The journey continues and we are off on our transfer to Kanha NP, driving through rural, central India. As we get closer, we notice that the style of houses has changed. We see dwellings with blue stucco walls and red tile roofs. CB is telling us that different tribes inhabit the area, many of whom had to relocate after the National Park was founded on their land. One can scarcely imagine such a fate, and indeed, there is a well left inside the park that testifies to human presence in the park long ago.  We check into the Kanha Jungle resort, which is neither in the jungle, nor a resort! But it has a row of simple bungalows, a Lappa, and a pool. Our bungalow is quite basic, but I like it right away since the bathroom is nice, it has Aircon, and a fridge. The weather is getting warmer and especially in the afternoon, it's wonderful to relax with the AC going. The only draw-back are the paper-thin walls and we can hear every footstep and word from outside. This will be a problem later on...   After an Indian-Chinese lunch, we embark on our first game drive. Our driver is a young man, and he will be driving us for all five game drives. We drive for about 10 minutes through the village to check in at the Mukki Gate.   I'm getting a little nervous with FOMO, since we are the last ones in line and all the other Gypsies have already entered the park across the road.   This is where the forest guides assemble.   Finally, we enter full of hope. What is waiting for us around the bend? Well, nothing too exciting at first, but I thought this termite mound deserved a picture since it looks quite different from the ones we know from Africa.      After driving through the forest, we reach an area with small lakes. Very pretty here. A few Barasingha and Spotted Deer deer are grazing near there. All of a sudden: Alarm calls sound loud and clear. The deer stop feeding and lift their heads.       CB is certain the calls originated in the back of us, and so we back up and wait. Not two minutes later, I detect orange and black stripes in the tall grass... and it has a head to go with it! It is such a thrill to be sure, that, yes, it's a tiger.   He keeps walking parallel to our road and steps into lower grass, a fire break.     Then he looks curiously in our direction. What a cooperative boy! And how handsome is he?     Then he contiues with his walk, enters taller grass again and sniffs something on the ground.     We are of course hoping for him to come to the lake to drink, but no, he continues walking behind the berm to where the guide says, there is another water source.    We try so see it from different vantage spots, but the berm is just too high. But wow! After 20 minutes inside the park and we spot our first tiger. Hey, sometimes it pays to be late! Who knew? I give CB one hundred percent credit for finding this tiger. The forest guide? He probably was checking his phone... worth 0.0 Every time we pass this spot on our future game drives, we smile and I call it "our happy place."   In the meantime, the deer around the lake have no idea that there is mortal danger behind the berm...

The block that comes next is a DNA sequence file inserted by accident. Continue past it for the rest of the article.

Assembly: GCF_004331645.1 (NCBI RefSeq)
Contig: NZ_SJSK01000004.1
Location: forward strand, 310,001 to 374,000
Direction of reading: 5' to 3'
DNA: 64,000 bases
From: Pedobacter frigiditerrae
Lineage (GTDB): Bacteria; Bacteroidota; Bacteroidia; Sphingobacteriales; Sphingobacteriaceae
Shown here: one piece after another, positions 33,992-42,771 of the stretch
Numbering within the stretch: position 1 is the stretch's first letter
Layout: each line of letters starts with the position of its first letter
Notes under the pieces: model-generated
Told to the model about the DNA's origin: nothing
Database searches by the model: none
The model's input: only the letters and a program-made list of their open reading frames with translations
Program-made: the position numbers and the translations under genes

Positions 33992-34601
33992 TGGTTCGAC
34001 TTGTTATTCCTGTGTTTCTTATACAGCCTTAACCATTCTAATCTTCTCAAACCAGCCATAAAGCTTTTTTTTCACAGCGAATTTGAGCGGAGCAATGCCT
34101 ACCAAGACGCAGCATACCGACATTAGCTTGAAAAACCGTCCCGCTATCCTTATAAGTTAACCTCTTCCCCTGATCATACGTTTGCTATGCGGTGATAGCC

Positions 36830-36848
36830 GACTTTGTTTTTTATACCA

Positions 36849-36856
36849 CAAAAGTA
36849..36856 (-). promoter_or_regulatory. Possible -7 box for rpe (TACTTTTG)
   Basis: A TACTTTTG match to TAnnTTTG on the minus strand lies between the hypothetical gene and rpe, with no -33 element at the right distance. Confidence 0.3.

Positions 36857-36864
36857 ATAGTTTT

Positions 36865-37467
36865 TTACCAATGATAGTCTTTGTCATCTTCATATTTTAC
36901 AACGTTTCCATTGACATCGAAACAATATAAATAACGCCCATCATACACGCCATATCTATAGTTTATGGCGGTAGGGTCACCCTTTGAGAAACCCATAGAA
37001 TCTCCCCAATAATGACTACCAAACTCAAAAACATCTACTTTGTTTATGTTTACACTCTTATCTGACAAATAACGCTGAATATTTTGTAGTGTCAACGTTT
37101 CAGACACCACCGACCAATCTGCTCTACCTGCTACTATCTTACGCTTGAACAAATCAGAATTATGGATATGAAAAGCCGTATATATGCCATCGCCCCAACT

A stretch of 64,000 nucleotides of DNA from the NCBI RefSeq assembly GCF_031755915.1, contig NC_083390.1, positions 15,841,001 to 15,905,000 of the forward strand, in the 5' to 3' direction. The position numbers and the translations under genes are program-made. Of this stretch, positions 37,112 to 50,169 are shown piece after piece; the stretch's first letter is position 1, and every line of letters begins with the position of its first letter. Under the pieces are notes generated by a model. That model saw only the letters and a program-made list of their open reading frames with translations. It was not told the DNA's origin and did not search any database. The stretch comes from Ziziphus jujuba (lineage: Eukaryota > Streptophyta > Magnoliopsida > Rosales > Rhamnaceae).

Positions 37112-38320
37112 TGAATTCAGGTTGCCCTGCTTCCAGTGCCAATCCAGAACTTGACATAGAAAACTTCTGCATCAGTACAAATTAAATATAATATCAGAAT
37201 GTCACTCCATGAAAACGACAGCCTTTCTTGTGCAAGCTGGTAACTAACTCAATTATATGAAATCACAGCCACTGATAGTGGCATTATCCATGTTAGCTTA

• pomkiwi
      Hi Janet. Yes I did bring a tripod for night photography alone. It might also be useful for landscapes but I don’t use them myself.
    • KaliCA
      @janzin So happy for both of us that “the tigress with the four cubs” mystery was solved by you! And both managers were correct. Yay! Can’t wait to see your shots of the babies. As you saw, my sighting of the cubs was just short glimpses.